NEW YORK (AP) — Milton Berle was the funnyman whose pioneering presence in the nation's living rooms earned him the title Mr. Television.
But Berle echoed the past. His wildly popular wisecracks and cavorting were repurposed from his burlesque days for the brand-new miracle of TV.
Sid Caesar was different. Arriving on Berle's heels in 1949, Caesar was the future of TV comedy — a future that was evergreen and, with his death on Wednesday at 91, is certain to survive him. To put it simply: Caesar invented TV sketch comedy and gave it stature as a funhouse mirror of the everyday.
"Saturday Night Live," to name the most obvious example, is a weekly homage to his creation.
To do it, Caesar gathered a dream team of fellow performers and writers — among them Carl Reiner, Mel Brooks, Neil Simon and Woody Allen — whose own impact on comedy will likewise be lasting.
"From my vantage point," said Reiner, "which was sometimes no further than an inch from his face, and one time nose on nose, he was inarguably the greatest pantomimist, monologist and single sketch comedian who ever worked in television."
"He was one of the truly great comedians of my time, and one of the finest privileges I've had in my entire career was that I was able to work for him," Allen said.
Caesar was a brawny young man with a beetle brow, rubber face and distinctive mole on his left cheek whose first comedy-variety show, "The Admiral Broadway Revue," premiered in February 1949 and was off the air by June. Its fatal shortcoming: unimagined popularity. It was selling more Admiral television sets than the company could make. Admiral, its exclusive sponsor, pulled out.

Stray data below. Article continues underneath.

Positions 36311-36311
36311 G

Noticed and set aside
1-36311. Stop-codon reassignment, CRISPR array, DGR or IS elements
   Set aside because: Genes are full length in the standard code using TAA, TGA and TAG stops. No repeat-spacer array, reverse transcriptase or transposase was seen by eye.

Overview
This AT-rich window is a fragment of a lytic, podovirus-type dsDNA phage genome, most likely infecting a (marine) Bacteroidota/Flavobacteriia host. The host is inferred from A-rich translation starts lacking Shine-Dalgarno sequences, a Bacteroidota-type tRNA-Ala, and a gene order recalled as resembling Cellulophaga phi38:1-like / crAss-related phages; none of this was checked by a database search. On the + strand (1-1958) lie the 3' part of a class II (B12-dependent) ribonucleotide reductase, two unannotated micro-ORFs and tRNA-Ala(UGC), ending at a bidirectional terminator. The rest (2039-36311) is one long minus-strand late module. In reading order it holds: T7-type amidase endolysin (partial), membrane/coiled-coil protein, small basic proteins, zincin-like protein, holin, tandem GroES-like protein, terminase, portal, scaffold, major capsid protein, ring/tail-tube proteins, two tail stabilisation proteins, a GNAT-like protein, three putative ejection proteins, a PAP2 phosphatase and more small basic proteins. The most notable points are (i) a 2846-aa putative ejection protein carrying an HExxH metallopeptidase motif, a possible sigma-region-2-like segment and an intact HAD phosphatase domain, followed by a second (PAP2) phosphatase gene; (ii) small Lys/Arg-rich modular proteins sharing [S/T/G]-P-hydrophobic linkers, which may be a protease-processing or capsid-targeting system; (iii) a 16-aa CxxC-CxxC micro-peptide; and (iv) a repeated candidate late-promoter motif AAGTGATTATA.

But the audience was primed for Caesar's subsequent efforts. "Your Show of Shows," which debuted in 1950, and "Caesar's Hour" three years later, drew as many as 60 million viewers weekly and earned its star $1 million annually at a time when $5, he recalled, "bought a steak dinner for two."
When "Caesar's Hour" left the air in 1957, Caesar was only 34. But the unforgiving cycle of weekly television had taken a toll: He relied on booze and pills for sleep every night so he could wake up and create more comedy.
It took decades for Caesar to hit bottom. Then in 1977, he went cold turkey, "which turned me into a wild turkey," he wrote in his memoir, "Where Have I Been?" With his wife, Florence (who died in 2010 after more than 60 years of marriage), by his side, recovery had begun.
After his golden days of live TV, Caesar found success in films ("It's a Mad, Mad, Mad, Mad World" as well as Brooks' "Silent Movie" and "History of the World: Part One," and the musical "Grease"), on Broadway (Simon's "Little Me") and even scored in a nonsinging role with the Metropolitan Opera in its 1987 production of the operetta "Die Fledermaus."
On "Your Show of Shows," Caesar staged 90 minutes of skits, revues, pantomime and satire that his audience found not only hilarious, but also vividly relatable. His comedy style, while often antic, was rooted in reality.
His humor — observational, humanistic — exposed the telling truths of everyday life. How friends fight over a restaurant check. How a schoolboy at his first dance musters the nerve to talk to a girl. How a gum ball machine behaves when fed a coin (one of Caesar's countless impersonations). Or how someone, like his double-talking German professor, manages to pose as an expert despite expertise in nothing.
"Real life is the true comedy," he said in a 2001 interview with The Associated Press. "Then everybody knows what you're talking about." Caesar brought observational comedy to TV before the term, or such latter-day practitioners as Jerry Seinfeld, were even born.